Most Parents Dread Daylight Savings Time

In case you forgot, Sunday marks the beginning of Daylight Saving Time and it sounds like a lot of parents may be dreading it.

A new poll by the Better Sleep Council finds that 50% of all American parents say DST affects their kids, with 29% saying that the time change makes it more difficult to get their kids to sleep.  And these problems don’t go away overnight. Of the parents who say their kids are affected by DST, 94% say it takes two or more days to get their kids sleep pattern back, with 31% saying it can take six days or more.

For these reasons, 29% of parents say they don’t like changing the clocks ahead, although moms are more likely than dads to have this opinion (32% vs. 22%). And it’s not surprising that parents are dreading the sleeping difficulties, since 24% already think their kids don’t get enough sleep, with 48% of parents saying they can find it frustrating to get their kids to bed on a typical night.

So is there anything parents can do to avoid the effects of DST? Well, the Better Sleep Council shares the following recommendations:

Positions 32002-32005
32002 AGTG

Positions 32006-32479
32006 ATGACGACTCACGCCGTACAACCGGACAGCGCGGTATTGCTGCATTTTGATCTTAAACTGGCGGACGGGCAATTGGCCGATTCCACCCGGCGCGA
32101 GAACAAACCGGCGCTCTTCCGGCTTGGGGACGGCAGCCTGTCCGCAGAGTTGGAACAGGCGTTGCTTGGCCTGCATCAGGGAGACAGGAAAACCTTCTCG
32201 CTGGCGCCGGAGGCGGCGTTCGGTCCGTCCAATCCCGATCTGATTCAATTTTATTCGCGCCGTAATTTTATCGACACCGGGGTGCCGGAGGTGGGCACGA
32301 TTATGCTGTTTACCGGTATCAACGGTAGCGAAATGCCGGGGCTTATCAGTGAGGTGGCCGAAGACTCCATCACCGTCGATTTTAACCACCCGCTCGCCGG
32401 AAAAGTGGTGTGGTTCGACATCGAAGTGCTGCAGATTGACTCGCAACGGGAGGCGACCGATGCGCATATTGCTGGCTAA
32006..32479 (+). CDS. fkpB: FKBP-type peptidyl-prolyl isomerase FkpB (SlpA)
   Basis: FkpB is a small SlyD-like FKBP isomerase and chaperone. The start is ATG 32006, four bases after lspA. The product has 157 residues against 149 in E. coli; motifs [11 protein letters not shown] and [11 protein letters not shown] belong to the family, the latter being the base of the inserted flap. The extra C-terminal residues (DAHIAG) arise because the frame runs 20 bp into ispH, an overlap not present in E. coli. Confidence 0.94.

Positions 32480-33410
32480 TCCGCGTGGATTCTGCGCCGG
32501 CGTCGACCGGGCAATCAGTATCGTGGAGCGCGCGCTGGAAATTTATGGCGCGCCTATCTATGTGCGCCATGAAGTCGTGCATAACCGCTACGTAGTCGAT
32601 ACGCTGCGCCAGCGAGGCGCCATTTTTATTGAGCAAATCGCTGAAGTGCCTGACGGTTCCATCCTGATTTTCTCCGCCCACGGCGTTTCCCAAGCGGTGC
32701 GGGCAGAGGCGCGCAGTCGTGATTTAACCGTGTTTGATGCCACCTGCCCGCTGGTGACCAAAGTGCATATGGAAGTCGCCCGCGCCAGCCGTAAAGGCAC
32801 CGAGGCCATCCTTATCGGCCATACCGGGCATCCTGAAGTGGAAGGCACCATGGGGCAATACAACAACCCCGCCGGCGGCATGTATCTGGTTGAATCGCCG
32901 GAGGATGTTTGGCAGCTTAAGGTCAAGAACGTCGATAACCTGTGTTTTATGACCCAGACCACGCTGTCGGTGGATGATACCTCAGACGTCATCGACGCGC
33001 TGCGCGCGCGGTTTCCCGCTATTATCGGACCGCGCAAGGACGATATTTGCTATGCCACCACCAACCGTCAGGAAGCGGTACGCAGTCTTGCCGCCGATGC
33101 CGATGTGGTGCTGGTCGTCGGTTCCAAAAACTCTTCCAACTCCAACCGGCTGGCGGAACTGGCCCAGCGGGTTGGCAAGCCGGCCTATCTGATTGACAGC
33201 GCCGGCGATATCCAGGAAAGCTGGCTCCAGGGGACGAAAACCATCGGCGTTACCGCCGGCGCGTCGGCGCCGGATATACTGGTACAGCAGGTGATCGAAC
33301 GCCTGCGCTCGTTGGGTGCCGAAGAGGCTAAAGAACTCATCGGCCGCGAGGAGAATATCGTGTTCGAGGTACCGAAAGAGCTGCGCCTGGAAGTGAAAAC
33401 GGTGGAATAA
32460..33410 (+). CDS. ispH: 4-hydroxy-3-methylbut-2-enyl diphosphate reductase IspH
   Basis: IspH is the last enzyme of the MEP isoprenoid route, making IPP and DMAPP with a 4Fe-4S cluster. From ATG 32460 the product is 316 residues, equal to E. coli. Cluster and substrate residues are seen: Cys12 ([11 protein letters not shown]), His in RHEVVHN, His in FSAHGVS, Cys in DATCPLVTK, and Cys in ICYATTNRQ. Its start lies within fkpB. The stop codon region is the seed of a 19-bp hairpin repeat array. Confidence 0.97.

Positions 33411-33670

• Go slow- Since we are less than a week out, try putting your kids to sleep 15 minutes early to get them ready for the change.
  • Create a ritual – Stick with your kids' bedtime routine, and maybe add an extra step like reading a book together or having them take a relaxing shower or bath before bed.
  • Keep it light – Don’t allow them to eat a heavy meal at least two to three hours before bed because it can affect the quality of their sleep.

Source: The Street

PLANTATION, FL - MARCH 06:  Howard Brown repairs a clock at Brown?s Old Time Clock Shop March 6, 2007 in Plantation, Florida. This year day light savings time happens three weeks early and some people fear that it could cause some computer and gadget glit

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